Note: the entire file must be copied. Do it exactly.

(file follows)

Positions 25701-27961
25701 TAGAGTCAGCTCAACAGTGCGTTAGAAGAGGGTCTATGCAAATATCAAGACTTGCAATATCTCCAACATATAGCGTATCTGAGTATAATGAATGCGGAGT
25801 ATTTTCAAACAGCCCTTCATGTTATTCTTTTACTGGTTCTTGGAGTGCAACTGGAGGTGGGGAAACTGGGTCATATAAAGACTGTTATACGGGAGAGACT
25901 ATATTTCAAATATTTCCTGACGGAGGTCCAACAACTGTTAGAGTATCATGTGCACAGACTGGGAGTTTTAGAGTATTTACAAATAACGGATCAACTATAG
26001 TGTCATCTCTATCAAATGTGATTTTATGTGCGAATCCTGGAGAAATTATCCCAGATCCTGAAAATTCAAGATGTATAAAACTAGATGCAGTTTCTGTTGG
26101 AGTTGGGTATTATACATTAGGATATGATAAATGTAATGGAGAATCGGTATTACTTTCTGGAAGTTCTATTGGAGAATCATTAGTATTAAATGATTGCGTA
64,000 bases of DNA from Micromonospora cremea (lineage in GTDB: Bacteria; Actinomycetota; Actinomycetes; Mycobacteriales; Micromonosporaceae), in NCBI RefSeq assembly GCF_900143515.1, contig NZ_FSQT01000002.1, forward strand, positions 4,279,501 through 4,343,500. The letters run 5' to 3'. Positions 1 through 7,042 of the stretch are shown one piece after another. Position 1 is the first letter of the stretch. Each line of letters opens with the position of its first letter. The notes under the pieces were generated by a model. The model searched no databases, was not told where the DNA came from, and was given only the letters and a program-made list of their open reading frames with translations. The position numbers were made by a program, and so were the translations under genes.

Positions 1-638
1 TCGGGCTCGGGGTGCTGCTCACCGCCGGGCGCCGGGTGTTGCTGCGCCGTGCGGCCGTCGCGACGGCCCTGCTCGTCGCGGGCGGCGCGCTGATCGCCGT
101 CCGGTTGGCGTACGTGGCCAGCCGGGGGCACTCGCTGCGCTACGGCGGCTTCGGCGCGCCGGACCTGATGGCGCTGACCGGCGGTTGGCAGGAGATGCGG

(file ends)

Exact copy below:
Positions 25701-27961
25701 TAGAGTCAGCTCAACAGTGCGTTAGAAGAGGGTCTATGCAAATATCAAGACTTGCAATATCTCCAACATATAGCGTATCTGAGTATAATGAATGCGGAGT
25801 ATTTTCAAACAGCCCTTCATGTTATTCTTTTACTGGTTCTTGGAGTGCAACTGGAGGTGGGGAAACTGGGTCATATAAAGACTGTTATACGGGAGAGACT
25901 ATATTTCAAATATTTCCTGACGGAGGTCCAACAACTGTTAGAGTATCATGTGCACAGACTGGGAGTTTTAGAGTATTTACAAATAACGGATCAACTATAG
26001 TGTCATCTCTATCAAATGTGATTTTATGTGCGAATCCTGGAGAAATTATCCCAGATCCTGAAAATTCAAGATGTATAAAACTAGATGCAGTTTCTGTTGG
26101 AGTTGGGTATTATACATTAGGATATGATAAATGTAATGGAGAATCGGTATTACTTTCTGGAAGTTCTATTGGAGAATCATTAGTATTAAATGATTGCGTA
64,000 bases of DNA from Micromonospora cremea (lineage in GTDB: Bacteria; Actinomycetota; Actinomycetes; Mycobacteriales; Micromonosporaceae), in NCBI RefSeq assembly GCF_900143515.1, contig NZ_FSQT01000002.1, forward strand, positions 4,279,501 through 4,343,500. The letters run 5' to 3'. Positions 1 through 7,042 of the stretch are shown one piece after another. Position 1 is the first letter of the stretch. Each line of letters opens with the position of its first letter. The notes under the pieces were generated by a model. The model searched no databases, was not told where the DNA came from, and was given only the letters and a program-made list of their open reading frames with translations. The position numbers were made by a program, and so were the translations under genes.

Positions 1-638
1 TCGGGCTCGGGGTGCTGCTCACCGCCGGGCGCCGGGTGTTGCTGCGCCGTGCGGCCGTCGCGACGGCCCTGCTCGTCGCGGGCGGCGCGCTGATCGCCGT
101 CCGGTTGGCGTACGTGGCCAGCCGGGGGCACTCGCTGCGCTACGGCGGCTTCGGCGCGCCGGACCTGATGGCGCTGACCGGCGGTTGGCAGGAGATGCGG